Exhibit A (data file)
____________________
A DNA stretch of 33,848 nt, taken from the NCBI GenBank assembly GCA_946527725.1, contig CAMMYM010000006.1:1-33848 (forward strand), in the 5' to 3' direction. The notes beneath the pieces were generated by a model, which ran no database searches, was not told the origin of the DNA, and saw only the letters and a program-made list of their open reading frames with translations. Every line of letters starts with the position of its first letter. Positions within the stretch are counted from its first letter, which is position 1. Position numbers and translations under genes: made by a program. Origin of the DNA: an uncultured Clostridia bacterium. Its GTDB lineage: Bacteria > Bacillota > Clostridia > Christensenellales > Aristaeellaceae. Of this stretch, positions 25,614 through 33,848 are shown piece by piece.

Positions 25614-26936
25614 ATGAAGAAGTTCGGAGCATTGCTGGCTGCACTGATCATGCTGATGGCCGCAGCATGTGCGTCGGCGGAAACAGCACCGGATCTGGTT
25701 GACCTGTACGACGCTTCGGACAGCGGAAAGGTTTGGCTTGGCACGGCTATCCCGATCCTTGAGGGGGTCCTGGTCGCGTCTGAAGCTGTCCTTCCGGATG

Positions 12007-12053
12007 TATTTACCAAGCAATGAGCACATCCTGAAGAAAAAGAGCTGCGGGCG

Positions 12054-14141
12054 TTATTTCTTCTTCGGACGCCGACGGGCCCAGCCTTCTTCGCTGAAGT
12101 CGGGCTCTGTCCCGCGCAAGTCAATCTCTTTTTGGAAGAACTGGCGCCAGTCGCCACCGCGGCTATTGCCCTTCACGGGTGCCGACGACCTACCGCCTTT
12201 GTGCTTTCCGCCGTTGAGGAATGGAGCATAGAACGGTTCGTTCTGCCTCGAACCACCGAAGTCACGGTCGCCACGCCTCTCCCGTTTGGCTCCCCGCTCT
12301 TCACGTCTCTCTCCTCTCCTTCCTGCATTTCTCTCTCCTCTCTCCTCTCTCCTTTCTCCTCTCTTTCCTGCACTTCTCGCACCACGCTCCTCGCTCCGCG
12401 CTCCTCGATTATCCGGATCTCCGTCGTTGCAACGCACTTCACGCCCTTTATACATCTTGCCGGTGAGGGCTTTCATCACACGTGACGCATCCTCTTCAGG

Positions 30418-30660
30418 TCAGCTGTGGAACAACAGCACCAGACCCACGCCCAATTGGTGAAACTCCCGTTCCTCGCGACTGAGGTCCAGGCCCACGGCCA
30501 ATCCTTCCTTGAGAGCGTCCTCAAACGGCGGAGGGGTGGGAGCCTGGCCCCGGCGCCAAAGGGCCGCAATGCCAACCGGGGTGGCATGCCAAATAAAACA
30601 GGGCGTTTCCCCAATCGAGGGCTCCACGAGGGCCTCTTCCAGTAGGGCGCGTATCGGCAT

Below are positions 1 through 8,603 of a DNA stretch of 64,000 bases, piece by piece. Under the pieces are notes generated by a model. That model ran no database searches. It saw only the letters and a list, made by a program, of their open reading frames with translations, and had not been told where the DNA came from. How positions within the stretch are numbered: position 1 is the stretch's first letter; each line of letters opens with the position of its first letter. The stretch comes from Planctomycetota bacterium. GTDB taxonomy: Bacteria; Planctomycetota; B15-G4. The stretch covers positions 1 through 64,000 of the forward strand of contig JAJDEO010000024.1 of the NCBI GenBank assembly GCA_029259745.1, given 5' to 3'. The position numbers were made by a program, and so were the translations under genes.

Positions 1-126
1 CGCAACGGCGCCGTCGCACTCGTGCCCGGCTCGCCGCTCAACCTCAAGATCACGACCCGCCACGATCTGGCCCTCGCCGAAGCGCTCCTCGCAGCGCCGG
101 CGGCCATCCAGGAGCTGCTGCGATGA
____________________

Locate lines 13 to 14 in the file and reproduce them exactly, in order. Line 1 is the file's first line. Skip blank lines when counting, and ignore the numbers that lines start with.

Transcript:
Positions 30418-30660
30418 TCAGCTGTGGAACAACAGCACCAGACCCACGCCCAATTGGTGAAACTCCCGTTCCTCGCGACTGAGGTCCAGGCCCACGGCCA